Retail experts have long talked about multi-channel strategy and thereby about the marriage of physical and online stores.
We have seen how physical stores can function as showrooms where you can see, touch and try the products before ordering them via the computer. One example is the Danish furniture company, Bolia.com, which experiences that nearly 80% of all orders are taking place on the physical store’s computer after the customers have tried the different couches and furniture instore and found their dream sofa while being guided by a sales assistant – even though the customer could just have ordered the sofa online at the comfort of their own home.
The concept of turning the physical store into a showroom where the retailer would inspire and educate the customers – instead of focusing on hard core selling – is a phenomenon that we will see more often in the future. The concept places great emphasis and focus on the buying experience instead of the sale. It can also be more cost efficient as it requires less shelving space, fewer employees and fewer square meters in the shop.
Microsoft has developed Surface for exactly this kind of concept. It is a large table which can be compared to a giant Iphone. You can navigate the screen with the fingertips, enlarge, reduce and throw around pictures and objects just as on the Iphone. The difference is however, that numerous fingertips can interact at the same time on Surface. Meaning that you can use the screen together with your friends – which for women means that the interest and the buying gene will be extra switched on! I talked with Kirsti Kierulf, Director for innovation, learning and technology at Accenture, who have worked very closely together with Microsoft in the development of Surface. According to Kirsti, Surface can change the way in which we shop thanks to the integrated search and navigation which can be adapted to the retailers and brands using Surface.She further explains that Surface can offer the customers a far better detailed and multi-sensory product experience. It can assist in creating an interactive buying experience in the middle of the brick and mortar store as it combines the physical shop and its sales assistants with a digitalised reality. Surface can download product information, compare products, find related products and offer extra features which cannot be found in the physical store. There have been rumours of stores like TopShop launching new concept stores mixing the physical world with the online world. The advantage being that they can open smaller shops with shop assistants who are educated as stylists and who can inspire and advice customers instead of being traditional sales assistants. The shops will be decked out with mannequins who daily will be styled with different clothing and accessories and there will only be a few examples of each style which can be tried on in the desired sized, but not be purchased. The products can rather be bought on the screens in the shop and will thereafter be shipped directly home to the customer.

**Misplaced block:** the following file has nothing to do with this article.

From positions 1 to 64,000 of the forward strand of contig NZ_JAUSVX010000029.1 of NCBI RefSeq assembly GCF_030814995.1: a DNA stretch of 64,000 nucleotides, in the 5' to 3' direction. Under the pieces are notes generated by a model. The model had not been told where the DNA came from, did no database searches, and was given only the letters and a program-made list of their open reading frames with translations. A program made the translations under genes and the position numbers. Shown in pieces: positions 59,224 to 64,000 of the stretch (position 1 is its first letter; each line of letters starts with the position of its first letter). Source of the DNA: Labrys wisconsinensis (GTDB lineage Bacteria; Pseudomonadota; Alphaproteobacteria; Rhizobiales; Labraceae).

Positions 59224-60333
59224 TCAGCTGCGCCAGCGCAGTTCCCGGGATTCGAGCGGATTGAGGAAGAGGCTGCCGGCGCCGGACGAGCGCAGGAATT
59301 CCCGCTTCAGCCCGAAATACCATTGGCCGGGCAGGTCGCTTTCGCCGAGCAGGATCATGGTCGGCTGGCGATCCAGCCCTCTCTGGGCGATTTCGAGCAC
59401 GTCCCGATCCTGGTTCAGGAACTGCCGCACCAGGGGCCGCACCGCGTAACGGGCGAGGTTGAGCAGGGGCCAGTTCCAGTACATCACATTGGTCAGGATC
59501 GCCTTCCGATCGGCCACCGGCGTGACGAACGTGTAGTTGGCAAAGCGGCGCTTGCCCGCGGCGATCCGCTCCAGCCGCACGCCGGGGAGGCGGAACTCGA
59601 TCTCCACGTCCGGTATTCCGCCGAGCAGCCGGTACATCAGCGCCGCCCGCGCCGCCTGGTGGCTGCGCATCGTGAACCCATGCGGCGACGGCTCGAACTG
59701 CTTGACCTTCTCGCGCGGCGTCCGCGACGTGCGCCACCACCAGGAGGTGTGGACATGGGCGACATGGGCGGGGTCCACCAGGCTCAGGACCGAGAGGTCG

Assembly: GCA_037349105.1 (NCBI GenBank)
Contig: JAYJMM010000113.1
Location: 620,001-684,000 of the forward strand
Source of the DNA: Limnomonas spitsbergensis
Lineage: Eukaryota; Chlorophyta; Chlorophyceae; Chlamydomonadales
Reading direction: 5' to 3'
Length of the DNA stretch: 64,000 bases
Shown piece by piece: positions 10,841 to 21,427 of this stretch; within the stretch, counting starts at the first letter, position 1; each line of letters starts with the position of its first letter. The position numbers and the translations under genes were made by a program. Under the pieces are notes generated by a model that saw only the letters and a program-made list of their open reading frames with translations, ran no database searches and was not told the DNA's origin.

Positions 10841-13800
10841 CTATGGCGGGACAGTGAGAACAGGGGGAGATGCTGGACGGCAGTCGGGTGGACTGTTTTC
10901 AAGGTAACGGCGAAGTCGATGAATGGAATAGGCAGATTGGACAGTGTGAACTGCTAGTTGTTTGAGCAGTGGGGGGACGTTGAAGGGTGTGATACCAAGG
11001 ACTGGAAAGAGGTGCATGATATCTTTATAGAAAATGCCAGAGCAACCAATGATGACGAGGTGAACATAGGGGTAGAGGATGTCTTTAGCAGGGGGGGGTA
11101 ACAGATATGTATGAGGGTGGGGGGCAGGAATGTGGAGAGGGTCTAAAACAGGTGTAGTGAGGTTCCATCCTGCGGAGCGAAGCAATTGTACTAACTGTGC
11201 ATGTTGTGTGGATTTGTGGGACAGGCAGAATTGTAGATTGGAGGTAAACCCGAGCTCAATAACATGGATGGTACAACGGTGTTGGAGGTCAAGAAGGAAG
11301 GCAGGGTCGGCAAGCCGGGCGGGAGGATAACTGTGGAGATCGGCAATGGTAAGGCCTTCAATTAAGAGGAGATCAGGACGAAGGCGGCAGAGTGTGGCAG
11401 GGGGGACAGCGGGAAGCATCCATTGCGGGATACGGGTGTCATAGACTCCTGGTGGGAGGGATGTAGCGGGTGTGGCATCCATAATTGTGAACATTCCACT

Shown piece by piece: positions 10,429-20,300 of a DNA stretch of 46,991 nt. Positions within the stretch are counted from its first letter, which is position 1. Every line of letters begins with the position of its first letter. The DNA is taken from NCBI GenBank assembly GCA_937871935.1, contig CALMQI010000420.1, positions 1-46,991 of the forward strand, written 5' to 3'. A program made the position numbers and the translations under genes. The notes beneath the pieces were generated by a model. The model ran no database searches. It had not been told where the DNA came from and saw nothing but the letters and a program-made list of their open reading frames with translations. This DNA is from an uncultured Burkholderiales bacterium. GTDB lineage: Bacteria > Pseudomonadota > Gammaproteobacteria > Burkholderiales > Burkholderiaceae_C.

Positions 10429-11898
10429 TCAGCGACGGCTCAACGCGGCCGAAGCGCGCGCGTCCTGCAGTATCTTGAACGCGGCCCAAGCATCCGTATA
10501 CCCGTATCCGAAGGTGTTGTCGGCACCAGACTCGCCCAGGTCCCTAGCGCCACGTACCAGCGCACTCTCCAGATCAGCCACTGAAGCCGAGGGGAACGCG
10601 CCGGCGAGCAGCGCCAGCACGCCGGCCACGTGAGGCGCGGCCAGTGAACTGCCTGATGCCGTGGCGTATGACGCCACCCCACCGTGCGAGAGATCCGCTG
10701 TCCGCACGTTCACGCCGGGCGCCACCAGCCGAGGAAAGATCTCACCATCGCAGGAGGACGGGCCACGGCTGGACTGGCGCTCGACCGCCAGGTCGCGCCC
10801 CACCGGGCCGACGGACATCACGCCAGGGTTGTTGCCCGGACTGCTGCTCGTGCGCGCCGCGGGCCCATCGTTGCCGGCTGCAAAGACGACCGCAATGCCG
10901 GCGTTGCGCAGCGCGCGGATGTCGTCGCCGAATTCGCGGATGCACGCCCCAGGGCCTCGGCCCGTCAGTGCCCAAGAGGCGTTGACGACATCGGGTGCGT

TopShop’s online store is already turning over as much as the brand’s highest generating flagship store on Oxford Street in Central London. And it is estimated that TopShop can develop the successful online sales channel even more by opening the smaller concept stores especially in the province and in more rural areas where it isn’t cost efficient to open the full-scale Topshop stores. Here, there would also be a great advantage in informing and guiding the customers to shop online while they are enjoying a great entertaining –and social – experience.
It is however not only the large stores which can take advantage of Microsoft Surface. Also smaller and more specialised brands as example the luxury stationer to the royal family, Smythson, could use Surface in their shop to truly integrate their sales channels and thereby give the customers a rich and entertaining interactive experience in store. This should ultimately result in better sales, as research shows that the more customers interact and ‘play’ with a brand, the more likely they are to buy more and become more loyal customers.
Also the luxury jeweller Fabergé could with advantage use Surface for their intimate showings of the jewelry (with a price tag of between £7000 and £7M per piece). By utilising Surface instead of a normal computer screen more customers can interact with the beautiful pieces simultaneously. They can compare the precious pieces, watch films showcasing the craftsmanship and the intricate making of the jewelry, as well as seeing interviews with the designer, and be informed of the history of the specific diamonds. It is furthermore also a safer and more cost effective solution to use Surface, as Faberge wouldn’t have to make numerous pieces of the one-off handcrafted jewelry and they wouldn’t have to transport an entire collection of the precious pieces.
As shown, there are lots of exciting opportunities for bringing ecommerce into the store and Microsoft Surface will continuously develop applications which will change the way in which we interact with computers. The aim being that the user won’t feel a high tech alienation and barrier but rather appreciate the feeling of human interaction and thereby enjoy a greater buying experience.